It’s all over the mainstream press today: A new study by scientists in New Zealand supposedly has found an unusually high number of stroke patients smoke marijuana. In the study, researchers used urine samples from hospitalized patients.
And while most of the press has uncritically repeated the study’s shaky conclusions, examining the evidence just a little more closely reveals what’s going on. Researchers in the study were unable to eliminate tobacco users from their test group of about 160 patients, reports Stephen C. Webster at The Raw Story.
All but one of the patients who tested positive for cannabis in the study also smoked cigarettes, which, according to the National Stroke Association, can double one’s risk of stroke.
About one in six stroke patients in the study smoked marijuana — roughly the same number as in the general population, according to The National Institute on Drug Abuse.
The reason the study claims marijuana “doubles the risk of stroke” is that while 16 percent of stroke victims studied had cannabis metabolites in their blood — again, same as the general population — only 8.1 percent of controls tested for cannabis in their urine samples showed up positive.
Now, if there’s a story here, it would seem to be why the control group tested at only half the level of marijuana use of the general population — not why stroke victims test the same as everyone else. A sampling error in selecting the controls or some other factor, perhaps?But study author P. Alan Barber, Ph.D., M.D., professor of clinical neurology at the University of Auckland, seems to want to insist it’s the pot — perhaps because he gets fat government grants for finding things wrong with it?
“We believe it is the cannabis and not tobacco,” Dr. Barber told MedicalXpress. But even he has to admit he can’t prove that.
“This may prove difficult given the risks of bias and ethical strictures of studying the use of an illegal substance,” he said. “However, the high prevalence of cannabis use in this cohort of younger stroke patients make this research imperative.”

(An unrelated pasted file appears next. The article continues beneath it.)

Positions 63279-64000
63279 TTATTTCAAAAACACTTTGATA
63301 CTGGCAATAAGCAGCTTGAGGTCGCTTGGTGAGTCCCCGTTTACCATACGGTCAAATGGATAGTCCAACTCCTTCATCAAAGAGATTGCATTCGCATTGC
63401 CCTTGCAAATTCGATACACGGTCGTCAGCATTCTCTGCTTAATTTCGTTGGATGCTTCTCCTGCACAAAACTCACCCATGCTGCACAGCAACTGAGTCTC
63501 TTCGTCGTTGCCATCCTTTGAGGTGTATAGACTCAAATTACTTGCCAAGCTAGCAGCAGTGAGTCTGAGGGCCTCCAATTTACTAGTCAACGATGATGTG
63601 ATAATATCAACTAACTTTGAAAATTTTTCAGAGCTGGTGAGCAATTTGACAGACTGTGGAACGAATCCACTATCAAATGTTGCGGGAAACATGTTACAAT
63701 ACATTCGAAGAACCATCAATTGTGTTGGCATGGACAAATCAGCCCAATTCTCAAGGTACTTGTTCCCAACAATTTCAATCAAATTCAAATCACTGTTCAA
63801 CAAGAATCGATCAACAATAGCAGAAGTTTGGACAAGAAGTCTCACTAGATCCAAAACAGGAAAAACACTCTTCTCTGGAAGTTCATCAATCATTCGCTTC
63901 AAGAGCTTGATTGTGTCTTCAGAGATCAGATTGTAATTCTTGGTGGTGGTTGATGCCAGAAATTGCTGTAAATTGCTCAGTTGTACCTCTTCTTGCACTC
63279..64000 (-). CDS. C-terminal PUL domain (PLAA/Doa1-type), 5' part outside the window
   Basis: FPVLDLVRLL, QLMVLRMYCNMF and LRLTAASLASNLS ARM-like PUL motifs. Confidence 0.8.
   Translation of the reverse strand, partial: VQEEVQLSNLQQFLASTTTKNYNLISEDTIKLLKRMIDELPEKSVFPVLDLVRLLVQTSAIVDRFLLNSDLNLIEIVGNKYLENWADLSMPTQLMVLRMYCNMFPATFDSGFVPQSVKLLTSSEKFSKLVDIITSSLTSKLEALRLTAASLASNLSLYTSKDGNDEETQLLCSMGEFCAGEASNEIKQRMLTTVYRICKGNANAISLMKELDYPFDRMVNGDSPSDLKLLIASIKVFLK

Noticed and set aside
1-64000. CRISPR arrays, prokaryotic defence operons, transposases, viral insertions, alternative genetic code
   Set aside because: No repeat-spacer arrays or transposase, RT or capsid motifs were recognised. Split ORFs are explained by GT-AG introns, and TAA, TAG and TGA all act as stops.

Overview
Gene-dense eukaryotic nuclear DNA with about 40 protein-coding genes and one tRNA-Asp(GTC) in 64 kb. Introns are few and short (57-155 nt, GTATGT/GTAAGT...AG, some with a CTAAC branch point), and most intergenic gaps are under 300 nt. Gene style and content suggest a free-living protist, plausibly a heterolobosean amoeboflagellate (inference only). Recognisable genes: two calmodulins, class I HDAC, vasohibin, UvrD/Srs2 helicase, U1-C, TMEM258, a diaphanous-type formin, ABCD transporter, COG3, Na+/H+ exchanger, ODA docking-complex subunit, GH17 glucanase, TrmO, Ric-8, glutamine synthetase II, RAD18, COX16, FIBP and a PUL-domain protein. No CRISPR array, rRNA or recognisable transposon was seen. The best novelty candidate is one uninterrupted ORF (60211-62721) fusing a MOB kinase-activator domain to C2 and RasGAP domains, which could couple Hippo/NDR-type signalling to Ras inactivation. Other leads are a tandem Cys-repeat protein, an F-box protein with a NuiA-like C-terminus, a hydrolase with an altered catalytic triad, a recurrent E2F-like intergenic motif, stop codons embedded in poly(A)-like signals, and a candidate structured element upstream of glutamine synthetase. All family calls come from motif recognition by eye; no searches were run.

Speculation about a possible link between smoking marijuana and strokes or heart attacks has been around for awhile, fueled by the knowledge that smoking pot can raise blood pressure and affect blood flow to the brain, possibly leading to cerebral ischemia and infarction.
But maybe we should repeat, at this point, that the incidence of marijuana smoking in the new stroke study group was the same as in the general population — one in six.
Let’s also point out, while we’re on the subject, that according to former heart surgeon Dr. Dave Allen, eating marijuana can reduce the likelihood of strokes.
“Eating a bud a day will keep the stroke away,” Dr. Allen said, reports Sabrina Rodriguez at Fox 40. “No other medicine made by man can help in this manner.”
A U.S. government study backs up Dr. Allen. The study, sponsored by the Department of Health and Human Services, found that rats had their incidence of stroke reduced by 50 percent with the administration of cannabinoids.
Dr. Allen recommends raw marijuana, not dried buds, to avoid the “high” that comes with cannabis. Marijuana’s primary psychoactive ingredient, tetrahydrocannabinol (THC), is activated by the drying and curing process.
Cannabinoids as Antioxidants and Neuroprotectants (U.S. Patent No. 6630507):
“The cannabinoids are found to have particular application as neuroprotectants, for example in limiting neurological damage following ischemic insults, such as stroke and trauma [emphasis added], or in the treatment of neurodegenerative diseases, such as Alzheimer’s disease, Parkinson’s disease and HIV dementia.”